2. Create a snapshot of the volume VA and then create a "General Purpose SSD" volume from that snapshot. This volume we'll call it VASNAP.

  3. Spin a new instance with amazon Linux, we'll call this instance C. We will just use this instance to copy the contents of VASNAP to VB. We could probably also use instance A to do these steps, but I prefer to do it in an independent machine.

  4. Attach the following volumes to instance C. /dev/xvdf for VB. /dev/xvdg for VASNAP.

  5. Reboot instance C.

  6. Log onto instance C via SSH.

  7. Create these new directories:

mkdir /source /target

  1. Format VB's main partition with an ext4 filesystem:

mkfs.ext4 /dev/xvdf1

If you get no errors, proceed to Step 11. Otherwise, if you do not have /dev/xvdf1, you need to create the partition by doing the following i-vii:

i) If /dev/xvdf1 does not exist for whatever reason, you need to create it. First enter:

sudo fdisk /dev/xvdf.

ii) Wipe disk by entering: wipefs

iii) Create a new partition by entering: n

iv) Enter p to create primary partition

v) Keep pressing enter to continue with default settings.

vi) When it asks for a command again, enter w to write changes and quit.

vii) Verify you have the /dev/xvdf1 partition by doing: lsblk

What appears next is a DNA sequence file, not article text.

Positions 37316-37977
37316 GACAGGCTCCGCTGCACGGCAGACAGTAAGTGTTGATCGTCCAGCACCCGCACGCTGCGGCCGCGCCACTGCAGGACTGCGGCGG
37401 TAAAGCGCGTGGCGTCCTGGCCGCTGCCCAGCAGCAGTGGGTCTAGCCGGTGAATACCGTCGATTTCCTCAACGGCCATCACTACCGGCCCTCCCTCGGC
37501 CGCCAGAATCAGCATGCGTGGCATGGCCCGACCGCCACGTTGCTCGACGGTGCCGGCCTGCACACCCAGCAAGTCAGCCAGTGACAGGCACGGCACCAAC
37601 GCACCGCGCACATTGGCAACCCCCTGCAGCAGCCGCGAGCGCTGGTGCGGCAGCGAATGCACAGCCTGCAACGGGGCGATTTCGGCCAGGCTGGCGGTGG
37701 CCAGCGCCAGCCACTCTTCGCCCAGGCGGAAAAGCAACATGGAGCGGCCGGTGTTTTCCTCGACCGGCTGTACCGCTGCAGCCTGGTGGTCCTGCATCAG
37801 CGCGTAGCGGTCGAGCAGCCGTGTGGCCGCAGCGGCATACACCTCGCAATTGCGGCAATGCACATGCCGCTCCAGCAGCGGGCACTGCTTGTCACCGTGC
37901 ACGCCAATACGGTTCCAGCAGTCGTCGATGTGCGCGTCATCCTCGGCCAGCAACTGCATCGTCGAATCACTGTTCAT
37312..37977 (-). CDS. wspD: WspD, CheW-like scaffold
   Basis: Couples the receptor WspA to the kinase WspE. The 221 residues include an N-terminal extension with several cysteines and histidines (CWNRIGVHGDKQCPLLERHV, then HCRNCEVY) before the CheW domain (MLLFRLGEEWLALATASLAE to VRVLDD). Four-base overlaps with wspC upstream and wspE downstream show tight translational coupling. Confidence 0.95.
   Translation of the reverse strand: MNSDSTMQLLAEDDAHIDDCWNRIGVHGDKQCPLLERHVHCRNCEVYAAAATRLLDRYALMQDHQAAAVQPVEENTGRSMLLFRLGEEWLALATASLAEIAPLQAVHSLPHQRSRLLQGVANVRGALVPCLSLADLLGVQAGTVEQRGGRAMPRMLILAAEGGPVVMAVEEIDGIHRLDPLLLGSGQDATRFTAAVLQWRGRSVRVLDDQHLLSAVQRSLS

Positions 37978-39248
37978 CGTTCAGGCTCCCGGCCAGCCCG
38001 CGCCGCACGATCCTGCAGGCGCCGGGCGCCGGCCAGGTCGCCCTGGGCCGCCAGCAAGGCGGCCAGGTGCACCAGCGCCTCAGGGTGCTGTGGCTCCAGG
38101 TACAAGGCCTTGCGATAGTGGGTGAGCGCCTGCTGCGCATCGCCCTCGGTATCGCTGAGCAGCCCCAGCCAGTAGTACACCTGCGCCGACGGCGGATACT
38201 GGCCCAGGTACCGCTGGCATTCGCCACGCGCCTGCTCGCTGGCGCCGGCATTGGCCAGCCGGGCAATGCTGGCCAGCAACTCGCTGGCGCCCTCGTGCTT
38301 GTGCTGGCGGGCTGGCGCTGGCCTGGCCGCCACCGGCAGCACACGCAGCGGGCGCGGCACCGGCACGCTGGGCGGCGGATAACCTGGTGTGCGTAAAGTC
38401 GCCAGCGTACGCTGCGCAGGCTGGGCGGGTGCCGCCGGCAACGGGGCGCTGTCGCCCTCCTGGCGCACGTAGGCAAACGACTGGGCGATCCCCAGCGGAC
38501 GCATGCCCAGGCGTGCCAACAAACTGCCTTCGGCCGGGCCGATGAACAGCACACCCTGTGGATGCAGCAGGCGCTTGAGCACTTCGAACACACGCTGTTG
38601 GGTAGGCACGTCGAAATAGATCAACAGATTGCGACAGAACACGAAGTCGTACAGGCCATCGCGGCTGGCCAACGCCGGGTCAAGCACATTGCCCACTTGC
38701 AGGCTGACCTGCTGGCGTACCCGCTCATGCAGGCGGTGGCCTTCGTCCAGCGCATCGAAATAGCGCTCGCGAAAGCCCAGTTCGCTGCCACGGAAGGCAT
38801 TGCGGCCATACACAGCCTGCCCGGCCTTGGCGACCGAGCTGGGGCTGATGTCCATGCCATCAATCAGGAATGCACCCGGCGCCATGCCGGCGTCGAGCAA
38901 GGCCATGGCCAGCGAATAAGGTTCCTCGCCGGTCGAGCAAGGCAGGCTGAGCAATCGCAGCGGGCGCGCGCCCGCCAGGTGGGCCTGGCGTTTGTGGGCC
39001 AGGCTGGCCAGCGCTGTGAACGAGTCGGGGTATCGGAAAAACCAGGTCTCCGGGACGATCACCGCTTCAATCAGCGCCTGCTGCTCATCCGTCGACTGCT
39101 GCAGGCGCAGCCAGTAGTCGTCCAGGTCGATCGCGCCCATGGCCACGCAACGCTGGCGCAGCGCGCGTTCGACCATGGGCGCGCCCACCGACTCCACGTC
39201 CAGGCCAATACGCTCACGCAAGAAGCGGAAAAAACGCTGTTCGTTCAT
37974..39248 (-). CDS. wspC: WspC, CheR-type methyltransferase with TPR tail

You should see something like:

NAME    MAJ:MIN RM  SIZE RO TYPE MOUNTPOINT
xvda    202:0    0  250G  0 disk
└─xvda1 202:1    0  250G  0 part
xvdf    202:80   0   80G  0 disk
└─xvdf1 202:81   0   80G  0 part 
xvdg    202:96   0  250G  0 disk
└─xvdg1 202:97   0  250G  0 part

Now proceed to Step 11.

  1. Mount it to this directory:

mount -t ext4 /dev/xvdf1 /target

  1. This is very important, the file system needs an e2label for Linux to recognize it and boot it, use "e2label /dev/xvda1" on an active instance to see what it should be, in this case the label is: "/"

e2label /dev/xvdf1 /

  1. Mount VASNAP on /source:

mount -t ext4 /dev/xvdg1 /source

  1. Copy the contents:

rsync -vaxSHAX /source/ /target

Note: there is no "/" following "/target". Also, there may be a few errors about symlinks and attrs, but the resize was still successful

  1. Umount VB:

umount /target

  1. Back in AWS Console: Dettach VB from instance C, and also dettach VA from A.

  2. Attach the new sized volume (VB) to the instance as: "/dev/xvda"

  3. Boot instance A, now it's root device is 10GB :)

  4. Delete both instances B and C, and also all volumes but VB, which is now instance A's root volume.

  • What's your OS? – NineCattoRules Apr 19 '17 at 9:57
  • @NineCattoRules Amazon Linux – Ruben Serrate May 10 '17 at 7:53